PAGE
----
The pound initially opened last week’s session on stable footing as GBP investors welcomed Scotland’s lifting of its remaining coronavirus restrictions.
It’s not quite the same as simply working remotely though, as working abroad presents lifestyle, tax, and legal issues.
So, we’ve put together things to consider, and potential pitfalls of working remotely abroad. As many nations head back into lockdown, these trends could set new precedents for the future of work culture.
First steps, will it work for you?
As tempting as it sounds to just leap overseas for an idyllic lifestyle, make sure it will actually work out first.
Living abroad for an extended period is still a big commitment after all, and all the usual pros and cons of living overseas still apply.
For example, it can help you save money to live in somewhere cheaper with lower living costs. On the other hand, it can be lonely if you aren’t willing to learn a new language.
It’s vital to carefully consider big decisions during this pandemic, and you’ll need permission from your company before you can start thinking about making any kind of move abroad.
Think about it from your employer’s perspective, working from home abroad can lead to complications in tax, social security, legal, and immigration laws which they, and you, will need to carefully consider.
The world probably isn’t your oyster... yet
Whether or not it will work also depends on which country you hope to move to. Your employer may only agree on a case-by-case basis, as different countries have different rules.
It’s best to prepare for the right time to move too. The pandemic is still a way from being over, and with the UK under fresh national restrictions in November, many countries won’t be allowing travel from the UK for the time being.
Even when UK restrictions are eased, other countries around the world continue to handle Covid-19 with their own tighter restrictions, such as popular winter destinations, like Australia.
It’s simple to check other countries’ travel rules through the UK government’s foreign travel advice page, so you can still plan ahead for when restrictions are lifted.
How you may need to adapt
Working from home overseas isn’t going to be quite the same as doing it back home. You’re not actually on holiday for one thing, keeping that work-week mindset and avoiding overspending could be challenging.
Your employer may not be able to change your work hours for the difference in time zone. If you moved to the European mainland for example, you may be working an 8 to 4 rather than a 9 to 5.
The intended length of your stay needs to be thoroughly thought through too, as you might be expected back home in the office at short notice, or if you do stay abroad you’ll need to look into some kind of resident visa.
If you manage to move to an EU nation in the short window before the Brexit transition period ends at the end of 2020, you would be able to register as an EU resident and avoid potential visas.
Outside of the EU though, immigration options will differ from nation to nation.
Should you intend to become a resident, it’s essential you seek advice on healthcare, taxes, immigration, social security and so on. You may be able to explore these options with your company’s guidance or a lawyer, just to be on the safe side.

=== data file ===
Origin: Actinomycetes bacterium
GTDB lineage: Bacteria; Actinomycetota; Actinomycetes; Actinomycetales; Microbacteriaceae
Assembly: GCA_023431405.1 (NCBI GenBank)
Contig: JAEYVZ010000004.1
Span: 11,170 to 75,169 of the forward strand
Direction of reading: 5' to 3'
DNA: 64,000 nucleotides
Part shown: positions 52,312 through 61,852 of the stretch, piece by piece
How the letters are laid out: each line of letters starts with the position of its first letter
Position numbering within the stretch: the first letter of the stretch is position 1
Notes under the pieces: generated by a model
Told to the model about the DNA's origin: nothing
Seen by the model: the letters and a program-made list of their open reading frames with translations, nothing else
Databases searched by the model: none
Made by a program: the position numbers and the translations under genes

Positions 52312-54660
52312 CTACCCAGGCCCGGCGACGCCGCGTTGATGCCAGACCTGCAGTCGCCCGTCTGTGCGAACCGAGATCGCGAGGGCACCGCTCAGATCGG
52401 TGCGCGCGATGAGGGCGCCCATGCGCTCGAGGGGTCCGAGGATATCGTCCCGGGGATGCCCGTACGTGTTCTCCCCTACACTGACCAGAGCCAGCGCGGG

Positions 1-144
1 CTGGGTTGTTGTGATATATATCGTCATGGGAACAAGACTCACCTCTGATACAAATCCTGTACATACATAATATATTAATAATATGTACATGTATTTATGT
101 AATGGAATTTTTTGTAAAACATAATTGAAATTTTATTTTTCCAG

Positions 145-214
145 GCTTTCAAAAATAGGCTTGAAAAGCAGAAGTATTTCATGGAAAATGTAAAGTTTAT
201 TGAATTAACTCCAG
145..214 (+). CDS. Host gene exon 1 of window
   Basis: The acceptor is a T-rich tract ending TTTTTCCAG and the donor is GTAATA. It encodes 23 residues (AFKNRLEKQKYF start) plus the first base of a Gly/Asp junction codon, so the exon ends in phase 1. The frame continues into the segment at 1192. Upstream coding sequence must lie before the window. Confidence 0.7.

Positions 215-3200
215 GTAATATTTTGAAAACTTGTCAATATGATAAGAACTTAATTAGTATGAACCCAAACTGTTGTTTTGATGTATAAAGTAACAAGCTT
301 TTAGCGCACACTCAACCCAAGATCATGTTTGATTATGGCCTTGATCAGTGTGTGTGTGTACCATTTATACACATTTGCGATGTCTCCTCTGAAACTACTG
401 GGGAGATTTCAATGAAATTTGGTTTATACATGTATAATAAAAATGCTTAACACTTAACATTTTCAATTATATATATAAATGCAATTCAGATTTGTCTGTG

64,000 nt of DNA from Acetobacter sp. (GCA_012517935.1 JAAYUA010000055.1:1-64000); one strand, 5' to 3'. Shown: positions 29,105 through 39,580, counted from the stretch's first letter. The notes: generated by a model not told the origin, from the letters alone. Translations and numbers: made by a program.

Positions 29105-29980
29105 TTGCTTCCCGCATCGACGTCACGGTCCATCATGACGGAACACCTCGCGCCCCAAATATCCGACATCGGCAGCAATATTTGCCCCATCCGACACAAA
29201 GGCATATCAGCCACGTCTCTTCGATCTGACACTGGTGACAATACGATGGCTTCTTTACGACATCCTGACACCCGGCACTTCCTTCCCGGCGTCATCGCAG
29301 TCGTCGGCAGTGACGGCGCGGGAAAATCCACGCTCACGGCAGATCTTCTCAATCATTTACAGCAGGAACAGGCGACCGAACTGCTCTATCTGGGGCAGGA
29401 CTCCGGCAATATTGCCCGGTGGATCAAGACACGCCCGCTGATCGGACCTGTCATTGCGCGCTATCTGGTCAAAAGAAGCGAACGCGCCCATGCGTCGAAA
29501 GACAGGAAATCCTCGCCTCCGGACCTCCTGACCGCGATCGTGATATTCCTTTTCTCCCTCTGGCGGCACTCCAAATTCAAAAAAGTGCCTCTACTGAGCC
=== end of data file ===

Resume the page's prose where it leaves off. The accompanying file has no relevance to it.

Lastly, don’t forget that you’ll need a way to transfer your wages to and from your new home, which is made far easier with a specialist currency broker.
A currency expert can help make life easier for you, and make the most of your money by securing great exchange rates, automate regular transfers, and provide a 24/7 service.
A ‘new normal’ - will working from home abroad become more common?
Ever since major economies locked down for the pandemic, more and more companies have found they can continue to function effectively while significant portions of the workforce work from home.
With the threat of the coronavirus likely to persist well into 2021 until a vaccine is rolled out, it's only natural that businesses will continue to explore working from home policies that work for them and their employees.
And in many cases, companies are finding that working remotely abroad is surprisingly feasible.
After the pandemic ends, new company policies on working from home that had not previously been implemented could become part of a ‘new normal’ across the globe.
Currencies Direct is one of Europe's leading non-bank providers of currency exchange and international payment services. Since we were formed in 1996, we've maintained our focus on providing innovative foreign exchange and international currency transfer services to corporations of all sizes, online sellers and private individuals. We have also expanded our services to provide dynamic and pioneering "business to business" solutions to help companies, tier 2/3 banks and other non-bank financial institutions to process their international payments. Our headquarters are in the City of London (United Kingdom) and we have operations in continental Europe, Africa, Asia, and the United States. Currencies Direct is jointly owned by private equity firms Palamon Capital Partners and Corsair Capital.